She then decides to buck up and mingle with the rest of the party. As she absentmindedly tours the great room admiring the art, her champagne bottle suddenly begins bubbling over. Desperately trying to suck up the overflow before it can spill on the floor, she rushes off, mouth over champagne bottle top, to a different bathroom just as I exit mine and begin looking for her. It’s “Laurel and Hardy Go to a Dinner Party.”
A few minutes later, Brooke finds me at the bar. “Where were you?” I ask.
“In the bathroom. My champagne bottle exploded. Check out this sculpture in the bathroom though.”
Me: “You took pictures in the bathroom?”
Brooke: “Of course. Why wouldn’t I?”
Me: “So many reasons?”
Brooke: (blank stare)
Regrouping, we decide to join the other guests on a tour of the mansion’s many works of art. The sheer diversity of the pieces alone is enough to make your head spin. Their philosophy as collectors was that art can be made out of anything:
It’s not enough to admire a painting for its aesthetic quality, you have to wonder What the fuck? And to their credit, you do. You may say to yourself, “I could do that, but I would never think of doing that at least not without a big, fat Quaalude.” It got to the point where Brooke and I were paranoid that everything in the house was a work of art; no table was safe to put down your drink, no chair was safe to sit on. Even while I was in the ridiculously oversized bathroom, I thought, “What if I am peeing on a piece of art right now.”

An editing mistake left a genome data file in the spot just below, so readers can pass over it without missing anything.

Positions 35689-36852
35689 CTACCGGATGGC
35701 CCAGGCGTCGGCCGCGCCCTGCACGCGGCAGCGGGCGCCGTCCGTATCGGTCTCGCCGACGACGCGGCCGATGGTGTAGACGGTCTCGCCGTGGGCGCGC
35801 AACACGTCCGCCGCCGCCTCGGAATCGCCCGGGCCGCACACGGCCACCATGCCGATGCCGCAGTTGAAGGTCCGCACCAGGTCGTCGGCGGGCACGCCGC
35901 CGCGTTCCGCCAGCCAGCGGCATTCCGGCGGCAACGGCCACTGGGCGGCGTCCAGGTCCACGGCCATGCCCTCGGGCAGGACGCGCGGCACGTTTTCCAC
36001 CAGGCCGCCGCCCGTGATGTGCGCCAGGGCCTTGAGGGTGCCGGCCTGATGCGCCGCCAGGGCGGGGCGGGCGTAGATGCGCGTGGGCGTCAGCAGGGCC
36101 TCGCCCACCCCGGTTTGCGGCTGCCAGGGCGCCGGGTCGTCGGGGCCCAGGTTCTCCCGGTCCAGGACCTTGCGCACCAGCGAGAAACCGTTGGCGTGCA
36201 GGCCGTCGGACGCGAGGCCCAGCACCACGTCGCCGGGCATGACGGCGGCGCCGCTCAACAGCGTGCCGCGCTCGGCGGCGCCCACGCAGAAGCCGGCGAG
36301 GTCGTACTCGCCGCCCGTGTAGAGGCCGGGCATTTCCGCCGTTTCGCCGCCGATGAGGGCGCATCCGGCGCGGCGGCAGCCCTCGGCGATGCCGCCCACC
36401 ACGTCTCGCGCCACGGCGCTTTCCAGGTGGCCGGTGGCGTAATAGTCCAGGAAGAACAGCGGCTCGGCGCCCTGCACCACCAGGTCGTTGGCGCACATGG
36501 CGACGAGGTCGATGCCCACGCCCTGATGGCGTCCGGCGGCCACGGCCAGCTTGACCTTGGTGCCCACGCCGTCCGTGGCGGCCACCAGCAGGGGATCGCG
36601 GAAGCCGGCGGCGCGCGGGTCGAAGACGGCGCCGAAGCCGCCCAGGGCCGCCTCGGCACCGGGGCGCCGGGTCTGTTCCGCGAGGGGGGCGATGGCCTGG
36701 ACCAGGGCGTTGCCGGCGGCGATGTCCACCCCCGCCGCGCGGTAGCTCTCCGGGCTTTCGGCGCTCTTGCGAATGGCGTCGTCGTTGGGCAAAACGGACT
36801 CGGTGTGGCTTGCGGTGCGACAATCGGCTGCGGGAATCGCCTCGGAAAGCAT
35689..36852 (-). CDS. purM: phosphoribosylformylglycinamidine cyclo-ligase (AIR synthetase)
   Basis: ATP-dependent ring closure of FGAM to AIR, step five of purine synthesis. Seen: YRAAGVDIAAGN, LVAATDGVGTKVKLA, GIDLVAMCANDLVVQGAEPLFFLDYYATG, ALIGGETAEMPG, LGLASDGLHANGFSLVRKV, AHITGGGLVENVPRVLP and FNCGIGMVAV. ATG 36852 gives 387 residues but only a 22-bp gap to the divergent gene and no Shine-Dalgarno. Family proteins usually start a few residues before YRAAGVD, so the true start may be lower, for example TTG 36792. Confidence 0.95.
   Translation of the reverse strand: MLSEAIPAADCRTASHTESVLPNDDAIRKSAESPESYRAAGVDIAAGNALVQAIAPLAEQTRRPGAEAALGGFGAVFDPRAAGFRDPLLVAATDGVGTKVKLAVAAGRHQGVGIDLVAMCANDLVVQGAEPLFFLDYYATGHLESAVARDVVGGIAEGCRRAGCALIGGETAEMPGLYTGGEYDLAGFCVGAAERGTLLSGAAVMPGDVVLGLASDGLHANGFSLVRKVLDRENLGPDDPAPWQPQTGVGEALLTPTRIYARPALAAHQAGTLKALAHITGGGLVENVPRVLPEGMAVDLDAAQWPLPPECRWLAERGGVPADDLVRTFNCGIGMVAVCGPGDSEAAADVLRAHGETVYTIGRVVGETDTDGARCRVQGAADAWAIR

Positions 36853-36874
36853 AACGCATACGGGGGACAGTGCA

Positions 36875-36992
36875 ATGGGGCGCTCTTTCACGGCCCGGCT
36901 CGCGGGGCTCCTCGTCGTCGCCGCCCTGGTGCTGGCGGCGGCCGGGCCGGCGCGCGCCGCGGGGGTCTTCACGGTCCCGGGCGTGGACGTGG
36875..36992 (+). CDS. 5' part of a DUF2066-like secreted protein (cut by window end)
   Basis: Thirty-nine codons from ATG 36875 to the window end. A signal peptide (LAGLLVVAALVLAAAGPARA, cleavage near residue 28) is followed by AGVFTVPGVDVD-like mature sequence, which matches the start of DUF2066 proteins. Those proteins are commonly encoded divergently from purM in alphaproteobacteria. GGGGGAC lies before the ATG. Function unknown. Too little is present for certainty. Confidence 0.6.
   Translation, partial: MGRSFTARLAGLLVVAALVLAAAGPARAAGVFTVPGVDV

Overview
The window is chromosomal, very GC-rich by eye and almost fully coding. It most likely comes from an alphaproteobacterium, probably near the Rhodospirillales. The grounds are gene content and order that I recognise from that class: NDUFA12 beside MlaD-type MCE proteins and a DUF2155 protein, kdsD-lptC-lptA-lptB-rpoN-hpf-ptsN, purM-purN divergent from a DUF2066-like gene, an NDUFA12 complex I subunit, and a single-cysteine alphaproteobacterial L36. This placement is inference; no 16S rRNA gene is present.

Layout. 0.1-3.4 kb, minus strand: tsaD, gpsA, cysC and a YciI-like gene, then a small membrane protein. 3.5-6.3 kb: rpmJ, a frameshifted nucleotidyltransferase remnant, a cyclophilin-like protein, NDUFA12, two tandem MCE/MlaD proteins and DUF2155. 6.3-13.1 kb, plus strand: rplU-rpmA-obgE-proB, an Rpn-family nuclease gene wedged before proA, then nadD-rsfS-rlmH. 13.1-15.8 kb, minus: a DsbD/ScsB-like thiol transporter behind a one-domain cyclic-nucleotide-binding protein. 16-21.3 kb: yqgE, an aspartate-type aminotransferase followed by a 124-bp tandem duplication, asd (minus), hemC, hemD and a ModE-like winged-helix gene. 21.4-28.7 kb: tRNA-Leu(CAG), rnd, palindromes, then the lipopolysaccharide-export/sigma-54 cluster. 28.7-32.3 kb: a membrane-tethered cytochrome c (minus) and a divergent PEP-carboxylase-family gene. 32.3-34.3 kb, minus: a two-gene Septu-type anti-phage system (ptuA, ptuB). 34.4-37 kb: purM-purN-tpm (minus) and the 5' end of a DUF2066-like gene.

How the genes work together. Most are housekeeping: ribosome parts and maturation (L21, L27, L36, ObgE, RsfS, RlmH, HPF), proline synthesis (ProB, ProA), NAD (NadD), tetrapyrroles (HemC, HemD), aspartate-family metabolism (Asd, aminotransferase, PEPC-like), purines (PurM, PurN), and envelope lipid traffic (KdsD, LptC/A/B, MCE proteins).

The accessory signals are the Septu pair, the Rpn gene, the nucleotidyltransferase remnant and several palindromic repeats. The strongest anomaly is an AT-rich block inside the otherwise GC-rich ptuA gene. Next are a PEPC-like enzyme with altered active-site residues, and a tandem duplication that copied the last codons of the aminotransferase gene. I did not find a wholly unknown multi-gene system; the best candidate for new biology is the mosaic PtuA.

In the end, though, the night proved to be an enjoyable experience. We met a plastic surgeon (Brooke: “Like Nip/Tuck?” Him: “Ha! No.”), an art dealer who had recently married his estranged secretary who he first fell in love with 26 years ago, and an Israel guy who repeatedly brushed off his mega-hot girlfriend while talking with me and Brooke, presumably to hear more about my harrowing writing career (Him: “What do you write about?” Me: “Lots of stuff. Mostly social sciences. You know, urban youth.”)
Plus the problem of when it was polite to leave was solved for us when a drunk woman spilled her bottle of champagne on the pool table (OR IS IT ART?) and Brooke and I looked at each other like, That’s our cue, stopping only to shake the hosts’ hands and grab a few bags of homemade donut balls on the way out the door.
“Do you want to go to the afterparty?” Brooke asks as we get in the car.
“No, we should be getting home to our imaginary baby. Plus there’s still the sex party portion of the night.” (Wink.)